Happy Mothers Breastfed Babies
Results 1 to 5 of 5

Thread: Shoud you use compression when breastfeeding?

  1. #1
    Join Date
    Jul 2006
    Posts
    779

    Default Shoud you use compression when breastfeeding?

    Please advise...thanks!
    Mom to Colin Robert - Born on January 28, 2007

    Check out my website:
    www.nycbreastfeeding.com

  2. #2
    Join Date
    Feb 2006
    Posts
    534

    Default Re: Shoud you use compression when breastfeeding?

    I usually use it when Chloe has sort of gotten lazy or fallen asleep while feeding.

  3. #3
    Join Date
    Oct 2006
    Posts
    1,349

    Default Re: Shoud you use compression when breastfeeding?

    I use it when Collin falls asleep or starts just nibbling. If he doesn't start taking longer sucks, I can assume the breast is empty. I also use compression when he starts pulling and turning his head because I thought those might be signs that he is frustrated by the slower flow of milk. I'd say to do whatever works best for you. Just dont assume that the baby is done eating when they fall asleep...nusring is a BIG job for such a little person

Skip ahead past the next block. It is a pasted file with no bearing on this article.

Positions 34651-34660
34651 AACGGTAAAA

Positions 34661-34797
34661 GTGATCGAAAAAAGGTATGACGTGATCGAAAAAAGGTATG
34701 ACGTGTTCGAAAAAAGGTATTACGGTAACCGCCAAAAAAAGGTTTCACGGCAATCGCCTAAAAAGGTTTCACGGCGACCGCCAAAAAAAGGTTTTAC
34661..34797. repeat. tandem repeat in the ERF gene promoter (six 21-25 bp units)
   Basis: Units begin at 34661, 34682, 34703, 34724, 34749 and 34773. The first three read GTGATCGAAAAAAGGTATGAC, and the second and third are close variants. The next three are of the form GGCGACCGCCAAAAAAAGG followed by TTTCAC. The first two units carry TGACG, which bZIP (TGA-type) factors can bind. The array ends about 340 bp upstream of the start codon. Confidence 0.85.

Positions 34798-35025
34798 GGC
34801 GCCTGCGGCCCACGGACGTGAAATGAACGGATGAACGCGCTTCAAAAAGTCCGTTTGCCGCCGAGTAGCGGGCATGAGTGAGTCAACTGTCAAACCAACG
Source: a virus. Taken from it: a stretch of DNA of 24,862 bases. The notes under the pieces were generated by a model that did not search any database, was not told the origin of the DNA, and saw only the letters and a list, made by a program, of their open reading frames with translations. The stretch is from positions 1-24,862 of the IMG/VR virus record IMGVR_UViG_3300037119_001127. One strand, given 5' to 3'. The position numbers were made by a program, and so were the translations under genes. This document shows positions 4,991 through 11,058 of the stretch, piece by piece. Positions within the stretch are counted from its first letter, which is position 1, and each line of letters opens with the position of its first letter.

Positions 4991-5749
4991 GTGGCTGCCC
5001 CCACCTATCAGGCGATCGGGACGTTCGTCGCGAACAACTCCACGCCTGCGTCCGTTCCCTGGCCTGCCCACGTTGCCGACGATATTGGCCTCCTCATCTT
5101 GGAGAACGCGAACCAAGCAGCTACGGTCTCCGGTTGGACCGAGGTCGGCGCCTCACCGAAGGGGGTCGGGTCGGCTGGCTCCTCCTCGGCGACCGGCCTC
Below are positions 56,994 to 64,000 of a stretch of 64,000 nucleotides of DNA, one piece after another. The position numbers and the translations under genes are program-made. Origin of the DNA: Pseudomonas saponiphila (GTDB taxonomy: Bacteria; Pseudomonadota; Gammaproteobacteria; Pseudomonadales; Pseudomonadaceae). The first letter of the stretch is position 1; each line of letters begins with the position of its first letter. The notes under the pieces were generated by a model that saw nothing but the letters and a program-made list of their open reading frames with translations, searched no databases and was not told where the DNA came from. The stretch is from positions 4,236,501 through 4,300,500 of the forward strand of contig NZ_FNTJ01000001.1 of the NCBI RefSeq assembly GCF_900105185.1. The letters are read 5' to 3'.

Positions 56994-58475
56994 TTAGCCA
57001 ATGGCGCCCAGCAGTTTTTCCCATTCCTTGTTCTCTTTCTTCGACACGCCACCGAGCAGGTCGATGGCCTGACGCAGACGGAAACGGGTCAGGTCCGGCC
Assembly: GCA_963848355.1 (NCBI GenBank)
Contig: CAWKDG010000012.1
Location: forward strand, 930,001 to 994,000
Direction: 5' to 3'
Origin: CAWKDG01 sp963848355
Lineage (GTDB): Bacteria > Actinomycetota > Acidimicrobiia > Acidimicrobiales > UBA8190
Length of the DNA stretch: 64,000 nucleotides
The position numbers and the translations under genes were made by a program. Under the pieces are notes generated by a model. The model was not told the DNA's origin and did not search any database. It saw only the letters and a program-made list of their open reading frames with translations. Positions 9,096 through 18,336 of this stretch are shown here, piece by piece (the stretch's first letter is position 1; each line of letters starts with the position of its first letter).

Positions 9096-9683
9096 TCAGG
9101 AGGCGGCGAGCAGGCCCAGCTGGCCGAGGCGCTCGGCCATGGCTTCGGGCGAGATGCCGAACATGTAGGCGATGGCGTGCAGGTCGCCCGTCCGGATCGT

4. #4
    Join Date
    Oct 2006
    Posts
    8,272

    Default Re: Shoud you use compression when breastfeeding?

    I tend to do compressions during night time feedings to help make sure my LO gets a full tummy. I was noticing that he had a pattern of nursing just enough to get rid of the "hungry" feeling, then falling back asleep, then wanting to nurse again in 1 or 2 hours. With compressions it seems that he'll nurse longer, get more milk, and let both of us get a little more sleep.

  5. #5

    Default Re: Shoud you use compression when breastfeeding?

    The short answer is not necessarily Breast compressions aren't even necessary unless you're working to get a little extra into the baby (because of low weight gain or sleepiness, etc.).

    If you feel you DO need to use compressions, put the baby to the breast and let him/her suckle until they stop. THEN compress the breast gently, and let go as soon as the baby starts to suckle again. Repeat as necessary until baby doesn't respond to compressions any more. At that point, you can offer the other breast or let baby sleep.

    HTH
    Jen
    "Mothers are designed to be available to their babies--to help them make the transition into this big, wide world. To teach them to trust, and love, and feel good about being alive."
    --Elizabeth N. Baldwin, Esq., So I Nursed Him Every 45 Minutes

    Click here to find your local LLL Group
    How to tell if your breastfed baby is getting enough milk!

Posting Permissions

  • You may not post new threads
  • You may not post replies
  • You may not post attachments
  • You may not edit your posts
  •